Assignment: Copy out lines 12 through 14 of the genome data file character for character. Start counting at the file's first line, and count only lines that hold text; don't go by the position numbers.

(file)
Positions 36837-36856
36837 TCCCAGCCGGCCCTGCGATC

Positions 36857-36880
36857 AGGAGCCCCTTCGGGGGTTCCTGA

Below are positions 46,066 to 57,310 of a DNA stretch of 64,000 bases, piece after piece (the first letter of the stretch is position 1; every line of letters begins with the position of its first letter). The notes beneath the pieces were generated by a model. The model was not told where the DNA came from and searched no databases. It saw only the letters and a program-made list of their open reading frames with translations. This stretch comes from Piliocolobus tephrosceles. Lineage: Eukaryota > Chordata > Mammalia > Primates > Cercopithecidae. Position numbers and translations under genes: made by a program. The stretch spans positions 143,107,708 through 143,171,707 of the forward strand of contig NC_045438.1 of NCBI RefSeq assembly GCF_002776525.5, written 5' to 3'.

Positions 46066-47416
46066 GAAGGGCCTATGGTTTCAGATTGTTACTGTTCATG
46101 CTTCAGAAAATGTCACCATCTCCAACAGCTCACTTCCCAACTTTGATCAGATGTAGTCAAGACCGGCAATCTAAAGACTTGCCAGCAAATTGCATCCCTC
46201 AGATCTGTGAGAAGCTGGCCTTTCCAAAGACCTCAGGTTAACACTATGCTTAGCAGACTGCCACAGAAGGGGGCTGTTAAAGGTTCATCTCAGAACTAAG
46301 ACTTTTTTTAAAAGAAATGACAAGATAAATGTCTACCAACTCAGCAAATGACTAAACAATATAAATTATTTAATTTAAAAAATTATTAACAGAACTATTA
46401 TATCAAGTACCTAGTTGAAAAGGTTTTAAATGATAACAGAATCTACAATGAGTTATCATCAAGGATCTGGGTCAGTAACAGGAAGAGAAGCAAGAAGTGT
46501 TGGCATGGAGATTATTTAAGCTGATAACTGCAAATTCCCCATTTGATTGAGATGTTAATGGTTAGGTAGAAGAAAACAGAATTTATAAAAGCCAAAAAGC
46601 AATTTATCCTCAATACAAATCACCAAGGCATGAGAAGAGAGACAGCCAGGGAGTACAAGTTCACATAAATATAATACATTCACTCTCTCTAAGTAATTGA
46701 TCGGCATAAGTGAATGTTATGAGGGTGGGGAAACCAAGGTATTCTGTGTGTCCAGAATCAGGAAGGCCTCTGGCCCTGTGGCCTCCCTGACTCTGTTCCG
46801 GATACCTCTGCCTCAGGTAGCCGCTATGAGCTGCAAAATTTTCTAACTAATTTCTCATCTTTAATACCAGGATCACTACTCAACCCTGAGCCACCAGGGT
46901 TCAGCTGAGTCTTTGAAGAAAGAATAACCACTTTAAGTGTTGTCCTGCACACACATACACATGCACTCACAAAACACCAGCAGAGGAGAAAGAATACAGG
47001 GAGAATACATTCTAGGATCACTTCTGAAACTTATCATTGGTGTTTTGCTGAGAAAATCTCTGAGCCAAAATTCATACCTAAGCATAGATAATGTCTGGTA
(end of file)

46501 TGGCATGGAGATTATTTAAGCTGATAACTGCAAATTCCCCATTTGATTGAGATGTTAATGGTTAGGTAGAAGAAAACAGAATTTATAAAAGCCAAAAAGC
46601 AATTTATCCTCAATACAAATCACCAAGGCATGAGAAGAGAGACAGCCAGGGAGTACAAGTTCACATAAATATAATACATTCACTCTCTCTAAGTAATTGA
46701 TCGGCATAAGTGAATGTTATGAGGGTGGGGAAACCAAGGTATTCTGTGTGTCCAGAATCAGGAAGGCCTCTGGCCCTGTGGCCTCCCTGACTCTGTTCCG